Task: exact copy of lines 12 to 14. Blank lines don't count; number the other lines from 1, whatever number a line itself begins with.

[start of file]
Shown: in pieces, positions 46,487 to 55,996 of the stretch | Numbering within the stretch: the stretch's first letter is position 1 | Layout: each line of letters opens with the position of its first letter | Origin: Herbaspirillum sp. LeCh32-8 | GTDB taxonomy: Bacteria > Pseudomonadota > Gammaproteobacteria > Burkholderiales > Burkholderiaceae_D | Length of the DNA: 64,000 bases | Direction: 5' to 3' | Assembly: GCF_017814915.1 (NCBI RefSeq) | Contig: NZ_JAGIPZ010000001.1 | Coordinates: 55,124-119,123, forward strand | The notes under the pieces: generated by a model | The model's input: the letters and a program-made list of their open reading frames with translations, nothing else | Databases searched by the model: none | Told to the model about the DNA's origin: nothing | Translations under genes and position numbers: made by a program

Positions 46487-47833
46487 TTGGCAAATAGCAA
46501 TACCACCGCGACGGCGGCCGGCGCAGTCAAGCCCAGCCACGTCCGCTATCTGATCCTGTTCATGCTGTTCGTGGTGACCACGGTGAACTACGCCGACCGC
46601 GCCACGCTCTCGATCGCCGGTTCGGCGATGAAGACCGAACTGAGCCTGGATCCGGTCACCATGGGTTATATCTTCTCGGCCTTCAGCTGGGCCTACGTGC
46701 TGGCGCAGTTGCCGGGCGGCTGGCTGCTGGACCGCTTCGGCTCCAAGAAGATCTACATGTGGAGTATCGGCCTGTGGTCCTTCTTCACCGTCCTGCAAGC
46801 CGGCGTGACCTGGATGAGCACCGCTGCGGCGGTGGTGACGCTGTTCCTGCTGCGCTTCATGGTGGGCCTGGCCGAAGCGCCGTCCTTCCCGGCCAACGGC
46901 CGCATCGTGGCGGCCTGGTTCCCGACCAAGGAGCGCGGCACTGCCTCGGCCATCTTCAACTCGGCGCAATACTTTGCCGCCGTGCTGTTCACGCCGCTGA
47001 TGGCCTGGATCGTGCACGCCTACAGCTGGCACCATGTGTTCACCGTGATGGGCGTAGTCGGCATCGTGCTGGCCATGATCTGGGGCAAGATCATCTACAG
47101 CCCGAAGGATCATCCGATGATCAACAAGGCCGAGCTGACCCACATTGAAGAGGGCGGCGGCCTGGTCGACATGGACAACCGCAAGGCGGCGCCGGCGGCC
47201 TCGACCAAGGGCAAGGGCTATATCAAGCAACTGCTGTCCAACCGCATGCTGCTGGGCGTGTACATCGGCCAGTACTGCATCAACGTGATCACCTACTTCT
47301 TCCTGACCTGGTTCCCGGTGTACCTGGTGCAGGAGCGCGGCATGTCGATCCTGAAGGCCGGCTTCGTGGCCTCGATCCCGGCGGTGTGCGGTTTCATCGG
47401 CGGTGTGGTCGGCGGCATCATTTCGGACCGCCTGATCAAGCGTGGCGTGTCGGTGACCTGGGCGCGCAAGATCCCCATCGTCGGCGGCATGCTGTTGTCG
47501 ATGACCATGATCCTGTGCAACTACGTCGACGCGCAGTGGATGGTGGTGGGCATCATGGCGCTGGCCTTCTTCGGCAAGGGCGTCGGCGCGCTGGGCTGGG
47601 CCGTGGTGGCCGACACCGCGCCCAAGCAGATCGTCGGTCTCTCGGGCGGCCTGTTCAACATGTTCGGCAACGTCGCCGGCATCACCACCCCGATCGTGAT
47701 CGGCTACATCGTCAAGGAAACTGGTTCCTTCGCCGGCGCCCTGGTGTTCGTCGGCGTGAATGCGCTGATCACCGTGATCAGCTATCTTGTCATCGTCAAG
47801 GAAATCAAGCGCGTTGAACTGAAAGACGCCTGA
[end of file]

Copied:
47301 TCCTGACCTGGTTCCCGGTGTACCTGGTGCAGGAGCGCGGCATGTCGATCCTGAAGGCCGGCTTCGTGGCCTCGATCCCGGCGGTGTGCGGTTTCATCGG
47401 CGGTGTGGTCGGCGGCATCATTTCGGACCGCCTGATCAAGCGTGGCGTGTCGGTGACCTGGGCGCGCAAGATCCCCATCGTCGGCGGCATGCTGTTGTCG
47501 ATGACCATGATCCTGTGCAACTACGTCGACGCGCAGTGGATGGTGGTGGGCATCATGGCGCTGGCCTTCTTCGGCAAGGGCGTCGGCGCGCTGGGCTGGG